Current Issue: February 2017 ///
After two years of spending declines, North American E&Ps are set to increase capex during 2017, while international outlays are set to fall for a third consecutive year.
The eight-year regulatory nightmare in Washington has ended for the U.S. upstream industry, now that former President Barack Obama is gone. The new administration of President Donald Trump is carving out a much friendlier regime for hydrocarbon development.
The vast number of shale oil operators in the U.S. combined to act as unwilling swing producers during 2016, with the medium-to-small operators scrambling to survive the downturn. Marketed gas production dropped slightly, compared to last year.
Operators continued to idle rigs in the U.S. during 2016. The average U.S rotary rig count for 2016 was just 525 units, a 46.3% decline in activity compared to the previous year’s average of 977. Starting in Jan. 2016, the average monthly rig count dropped four times, before bottoming in May at 407.
The total number of active, producing oil wells in the U.S. dropped 2.7% last year. In spite of increased activity in the second half of the year, World Oil’s forecast data show the total number of active oil wells in the U.S. declined to 578,167 from 594,281.
The two-year oil price decline, and resulting plunge in activity and downsizing of assets and personnel by industry companies, appears to be over. Now, the industry is preparing to get back to work. A combination of OPEC’s quota deal in late 2016, along with lower North American oil production, service/supply cost reductions, high-grading of prospects by operators, and operational efficiencies, has done much to prop up oil prices and encourage a rebound in activity.
The number of producing gas wells in the U.S. slipped 1.5% last year, from 502,251 to 494,806, as the country’s output retreated from a peak of 91.7 Bcfd in April 2015 to 89.3 Bcfd in 2016.
According to the U.S. Energy Information Administration (EIA), U.S. crude oil and lease condensate proved reserves dropped 4.7 Bbbl in 2015. This represents an 11.8% decline, from 39.9 Bbbl to 35.2 Bbbl. This was the first drop in crude oil and lease condensate reserves since 2008.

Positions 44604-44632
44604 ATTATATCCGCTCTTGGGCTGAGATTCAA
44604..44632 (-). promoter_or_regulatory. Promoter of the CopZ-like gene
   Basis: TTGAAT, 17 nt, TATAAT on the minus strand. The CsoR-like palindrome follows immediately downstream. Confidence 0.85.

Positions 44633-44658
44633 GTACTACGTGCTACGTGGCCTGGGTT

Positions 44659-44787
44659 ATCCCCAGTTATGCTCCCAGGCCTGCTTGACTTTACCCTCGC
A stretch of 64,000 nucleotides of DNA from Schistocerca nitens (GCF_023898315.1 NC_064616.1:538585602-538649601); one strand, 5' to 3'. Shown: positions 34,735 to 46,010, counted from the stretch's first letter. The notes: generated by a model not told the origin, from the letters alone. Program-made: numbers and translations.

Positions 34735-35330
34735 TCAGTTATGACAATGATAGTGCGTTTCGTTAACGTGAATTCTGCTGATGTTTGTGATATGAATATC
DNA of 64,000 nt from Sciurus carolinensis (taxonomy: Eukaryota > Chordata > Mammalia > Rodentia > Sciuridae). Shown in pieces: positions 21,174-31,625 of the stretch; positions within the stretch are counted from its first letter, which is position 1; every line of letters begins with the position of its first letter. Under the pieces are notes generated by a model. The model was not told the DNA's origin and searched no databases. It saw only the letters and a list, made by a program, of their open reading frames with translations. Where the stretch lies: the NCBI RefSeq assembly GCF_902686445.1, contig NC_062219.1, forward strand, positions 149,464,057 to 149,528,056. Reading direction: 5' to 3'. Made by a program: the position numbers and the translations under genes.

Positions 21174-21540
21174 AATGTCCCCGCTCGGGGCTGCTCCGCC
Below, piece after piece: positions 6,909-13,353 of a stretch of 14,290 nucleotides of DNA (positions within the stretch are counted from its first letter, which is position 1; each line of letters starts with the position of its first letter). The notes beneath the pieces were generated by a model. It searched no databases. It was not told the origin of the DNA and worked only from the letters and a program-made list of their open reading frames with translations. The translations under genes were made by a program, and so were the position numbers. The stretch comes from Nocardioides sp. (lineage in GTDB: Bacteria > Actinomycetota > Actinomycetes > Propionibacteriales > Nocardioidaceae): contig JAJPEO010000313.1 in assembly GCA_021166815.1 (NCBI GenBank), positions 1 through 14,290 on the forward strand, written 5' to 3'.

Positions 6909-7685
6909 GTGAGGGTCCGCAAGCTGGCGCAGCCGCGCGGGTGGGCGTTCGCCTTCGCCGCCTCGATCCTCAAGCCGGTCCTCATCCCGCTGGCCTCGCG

Last year will be remembered for its stark contrasts in global production rates, with North America absorbing the largest loss, while the Middle East and Russia chalked up big gains. It remains to be seen how OPEC’s quota deal in December will alter the rules of the game.
One of the longest, most challenging periods in Canadian oil patch history appears to be drawing to a close. For the first time in three years, optimism is in the air for the country’s beleaguered producers.
In a program that already totals four extended-reach wells, a major operator used a dual-reamer BHA solution to reduce rig time and costs.
Rigs, deals up amid brighter gas prospects
Reduced commodity prices have eliminated many options to improve deepwater project economics. Seafloor boosting, as an enabling technology for tie-back developments, has emerged as the most effective means to achieve, and sustain, economic flowrates from new discoveries. However, these tie-backs require different considerations than recently installed, hub-based, seafloor boosting systems, and require a unique approach and new technologies.
With a dense population and, therefore, a growing energy demand, Southeast Asia relies heavily on the oil and gas industry. This urgency has given rise to the region’s E&P efforts during an industry downturn, as producers have been forced to contend with low prices and aging fields.
The fourth Eastern Mediterranean Gas Conference (EMGC) is being held at Hilton Cyprus in Nicosia, Cyprus, March 14-15. The event venue is conveniently located, allowing easy access to some of the capital city’s main attractions, such as the city center, the Old City and the modern business district.
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